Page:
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At first your horse won’t be able to touch his nose to his body. So you start with small successes. At first you pull his head back towards you until you get resistance. When you do, hold lead rope tension. Don’t make tension more or less, simply hold it there. The second he looks back toward you more and creates slack in lead rope, you give him immediate relief and take tension off lead rope completely. Then you tell him what a good boy he is. Pet him too. Let him know that’s just what you wanted.
As you do this, you will want him to bring his head farther and farther back until he begins to touch his nose to his body. Don’t try to get him to touch his nose to his body within first one or two ground sessions. That’s rushing it and you likely won’t make it happen. This takes time to get your horse to understand what you want him to do.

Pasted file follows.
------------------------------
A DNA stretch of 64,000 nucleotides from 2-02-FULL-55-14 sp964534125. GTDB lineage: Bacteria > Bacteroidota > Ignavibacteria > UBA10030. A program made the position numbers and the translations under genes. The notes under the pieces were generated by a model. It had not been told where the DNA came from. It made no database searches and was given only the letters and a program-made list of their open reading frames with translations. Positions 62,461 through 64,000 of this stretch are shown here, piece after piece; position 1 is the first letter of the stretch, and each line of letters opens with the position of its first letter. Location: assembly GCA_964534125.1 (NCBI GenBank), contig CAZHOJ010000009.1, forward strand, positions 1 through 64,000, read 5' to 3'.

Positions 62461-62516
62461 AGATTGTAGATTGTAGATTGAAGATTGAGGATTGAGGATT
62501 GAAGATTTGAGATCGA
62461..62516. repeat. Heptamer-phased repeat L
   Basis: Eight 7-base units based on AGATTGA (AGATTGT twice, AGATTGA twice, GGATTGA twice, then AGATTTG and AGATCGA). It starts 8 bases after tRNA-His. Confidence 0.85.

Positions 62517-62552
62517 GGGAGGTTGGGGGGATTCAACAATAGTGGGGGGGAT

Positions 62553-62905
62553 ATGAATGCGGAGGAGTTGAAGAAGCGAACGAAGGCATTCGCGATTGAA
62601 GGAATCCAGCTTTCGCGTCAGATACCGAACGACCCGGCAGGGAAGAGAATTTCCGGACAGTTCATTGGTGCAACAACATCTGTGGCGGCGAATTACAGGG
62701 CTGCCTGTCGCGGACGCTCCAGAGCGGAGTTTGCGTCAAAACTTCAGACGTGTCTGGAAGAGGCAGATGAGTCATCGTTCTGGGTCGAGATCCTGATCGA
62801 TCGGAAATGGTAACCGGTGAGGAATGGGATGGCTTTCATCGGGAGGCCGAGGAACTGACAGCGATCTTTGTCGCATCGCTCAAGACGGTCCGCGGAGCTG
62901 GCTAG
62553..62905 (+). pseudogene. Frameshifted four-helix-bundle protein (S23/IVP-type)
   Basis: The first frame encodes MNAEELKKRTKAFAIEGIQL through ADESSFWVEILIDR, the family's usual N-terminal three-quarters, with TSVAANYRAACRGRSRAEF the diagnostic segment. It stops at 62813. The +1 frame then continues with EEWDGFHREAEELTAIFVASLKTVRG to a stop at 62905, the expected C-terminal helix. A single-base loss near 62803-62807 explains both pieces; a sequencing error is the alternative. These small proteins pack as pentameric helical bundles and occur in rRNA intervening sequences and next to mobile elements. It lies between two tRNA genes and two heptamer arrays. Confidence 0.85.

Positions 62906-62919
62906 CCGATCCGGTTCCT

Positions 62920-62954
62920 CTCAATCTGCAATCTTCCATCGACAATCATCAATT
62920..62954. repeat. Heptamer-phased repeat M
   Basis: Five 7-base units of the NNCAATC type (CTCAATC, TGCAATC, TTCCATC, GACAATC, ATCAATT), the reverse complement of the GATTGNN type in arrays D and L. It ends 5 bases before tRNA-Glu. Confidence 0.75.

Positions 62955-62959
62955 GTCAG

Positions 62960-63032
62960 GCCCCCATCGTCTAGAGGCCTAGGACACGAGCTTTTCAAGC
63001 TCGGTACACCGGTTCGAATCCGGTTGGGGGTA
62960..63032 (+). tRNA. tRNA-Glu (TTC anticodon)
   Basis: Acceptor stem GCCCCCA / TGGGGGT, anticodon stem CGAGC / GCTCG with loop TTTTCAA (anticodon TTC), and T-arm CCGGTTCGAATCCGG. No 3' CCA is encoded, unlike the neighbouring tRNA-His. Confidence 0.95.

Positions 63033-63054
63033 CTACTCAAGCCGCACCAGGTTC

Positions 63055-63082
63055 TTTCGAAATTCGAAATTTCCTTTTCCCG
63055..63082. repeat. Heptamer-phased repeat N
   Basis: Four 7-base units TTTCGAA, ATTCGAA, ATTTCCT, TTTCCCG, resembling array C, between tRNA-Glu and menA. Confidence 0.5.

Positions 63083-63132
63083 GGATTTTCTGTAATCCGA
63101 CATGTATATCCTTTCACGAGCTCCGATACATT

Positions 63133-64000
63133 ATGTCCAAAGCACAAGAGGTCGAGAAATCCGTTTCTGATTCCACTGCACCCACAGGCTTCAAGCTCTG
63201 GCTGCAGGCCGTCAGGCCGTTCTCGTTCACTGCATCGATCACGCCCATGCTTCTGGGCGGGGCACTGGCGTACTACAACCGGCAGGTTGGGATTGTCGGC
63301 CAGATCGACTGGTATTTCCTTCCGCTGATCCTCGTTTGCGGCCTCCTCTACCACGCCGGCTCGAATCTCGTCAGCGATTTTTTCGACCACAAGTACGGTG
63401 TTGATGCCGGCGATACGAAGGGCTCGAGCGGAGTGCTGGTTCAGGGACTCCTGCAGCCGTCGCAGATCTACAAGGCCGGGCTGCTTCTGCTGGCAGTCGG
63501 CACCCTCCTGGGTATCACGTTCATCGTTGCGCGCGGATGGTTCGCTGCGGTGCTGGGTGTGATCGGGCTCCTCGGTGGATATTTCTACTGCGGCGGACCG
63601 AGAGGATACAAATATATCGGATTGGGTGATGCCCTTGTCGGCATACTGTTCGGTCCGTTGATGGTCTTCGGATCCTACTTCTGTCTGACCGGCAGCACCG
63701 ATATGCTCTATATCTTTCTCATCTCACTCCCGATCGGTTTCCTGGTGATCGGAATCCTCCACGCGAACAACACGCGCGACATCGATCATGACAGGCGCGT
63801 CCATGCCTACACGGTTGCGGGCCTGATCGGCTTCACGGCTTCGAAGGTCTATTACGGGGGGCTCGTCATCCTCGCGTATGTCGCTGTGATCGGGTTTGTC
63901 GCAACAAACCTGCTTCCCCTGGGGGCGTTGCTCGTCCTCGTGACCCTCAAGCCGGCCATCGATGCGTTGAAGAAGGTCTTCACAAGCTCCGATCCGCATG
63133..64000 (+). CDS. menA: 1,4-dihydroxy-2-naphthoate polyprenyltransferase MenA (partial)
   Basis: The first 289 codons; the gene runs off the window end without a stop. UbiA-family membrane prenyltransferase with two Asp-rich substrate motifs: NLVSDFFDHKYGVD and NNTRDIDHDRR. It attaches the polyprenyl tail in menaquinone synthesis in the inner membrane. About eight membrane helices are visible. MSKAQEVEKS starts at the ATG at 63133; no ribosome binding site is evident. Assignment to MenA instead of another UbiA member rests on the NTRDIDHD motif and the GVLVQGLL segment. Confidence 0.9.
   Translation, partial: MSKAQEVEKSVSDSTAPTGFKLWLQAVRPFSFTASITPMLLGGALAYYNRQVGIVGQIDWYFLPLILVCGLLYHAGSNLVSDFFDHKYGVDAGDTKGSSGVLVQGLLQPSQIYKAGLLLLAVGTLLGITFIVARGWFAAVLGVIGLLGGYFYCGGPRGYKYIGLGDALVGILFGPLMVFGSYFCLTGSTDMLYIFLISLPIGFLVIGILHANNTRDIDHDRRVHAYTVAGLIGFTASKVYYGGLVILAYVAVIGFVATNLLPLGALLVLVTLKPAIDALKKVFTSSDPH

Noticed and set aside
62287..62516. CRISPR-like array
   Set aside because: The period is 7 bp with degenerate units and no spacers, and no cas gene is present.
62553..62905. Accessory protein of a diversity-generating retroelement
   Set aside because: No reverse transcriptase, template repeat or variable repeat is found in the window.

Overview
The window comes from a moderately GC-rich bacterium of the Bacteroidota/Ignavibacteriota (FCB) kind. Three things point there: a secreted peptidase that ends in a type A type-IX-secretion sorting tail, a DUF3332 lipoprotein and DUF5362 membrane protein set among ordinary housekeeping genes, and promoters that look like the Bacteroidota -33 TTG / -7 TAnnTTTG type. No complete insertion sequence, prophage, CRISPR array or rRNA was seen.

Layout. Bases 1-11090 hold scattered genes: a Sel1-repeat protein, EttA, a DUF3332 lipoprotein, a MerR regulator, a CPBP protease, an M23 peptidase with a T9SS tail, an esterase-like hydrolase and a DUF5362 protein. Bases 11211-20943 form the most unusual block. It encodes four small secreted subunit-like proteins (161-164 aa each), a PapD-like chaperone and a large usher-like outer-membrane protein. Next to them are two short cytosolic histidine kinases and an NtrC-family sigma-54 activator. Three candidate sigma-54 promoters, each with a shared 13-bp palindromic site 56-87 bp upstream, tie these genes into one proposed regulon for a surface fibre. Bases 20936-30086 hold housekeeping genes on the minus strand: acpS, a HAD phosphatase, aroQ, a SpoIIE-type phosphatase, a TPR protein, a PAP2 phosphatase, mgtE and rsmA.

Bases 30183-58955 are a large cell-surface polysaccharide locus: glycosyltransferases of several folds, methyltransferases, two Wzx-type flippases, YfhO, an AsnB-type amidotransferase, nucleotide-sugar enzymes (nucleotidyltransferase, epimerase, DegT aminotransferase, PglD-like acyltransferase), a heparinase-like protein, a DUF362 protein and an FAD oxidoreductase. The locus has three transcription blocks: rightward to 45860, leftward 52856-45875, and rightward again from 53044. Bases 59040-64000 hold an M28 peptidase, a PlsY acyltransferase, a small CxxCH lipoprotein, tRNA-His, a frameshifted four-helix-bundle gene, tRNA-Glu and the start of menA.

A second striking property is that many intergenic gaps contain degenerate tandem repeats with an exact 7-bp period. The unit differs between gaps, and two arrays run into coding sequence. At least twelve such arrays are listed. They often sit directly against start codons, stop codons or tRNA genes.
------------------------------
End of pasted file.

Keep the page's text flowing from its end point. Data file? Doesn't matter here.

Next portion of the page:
Remember to do this on other side of your horse too. What your horse can do on his left side, he should be able to do on his right side.
When you have your horse touching his nose to his side, then you’re ready to get on him and test his emergency brake. Get on your horse and go for a test ride. If he starts to run and you don’t want him to, grab a rein and pull his head around. Don’t jerk reins…pull. Then boot him into a circle. When he slows down or stops like you want him to then release pressure. Remember to do it on left and right reins.
If your horse doesn’t easily touch his nose to his body while riding him, then you need to have him practice it more. Also, before you go riding have him touch his nose a few times on each side with bit in his mouth. Doing these things will cinch your riding into a pleasant experience.
Andy Curry is a nationally known horse trainer and author of several best selling horse training and horse care books. For information visit his website at www.horsetrainingandtips.com. He is also the leading expert on Jesse Beery's horse training methods which can be seen at www.horsetrainingandtips.com/Jesse_Beerya.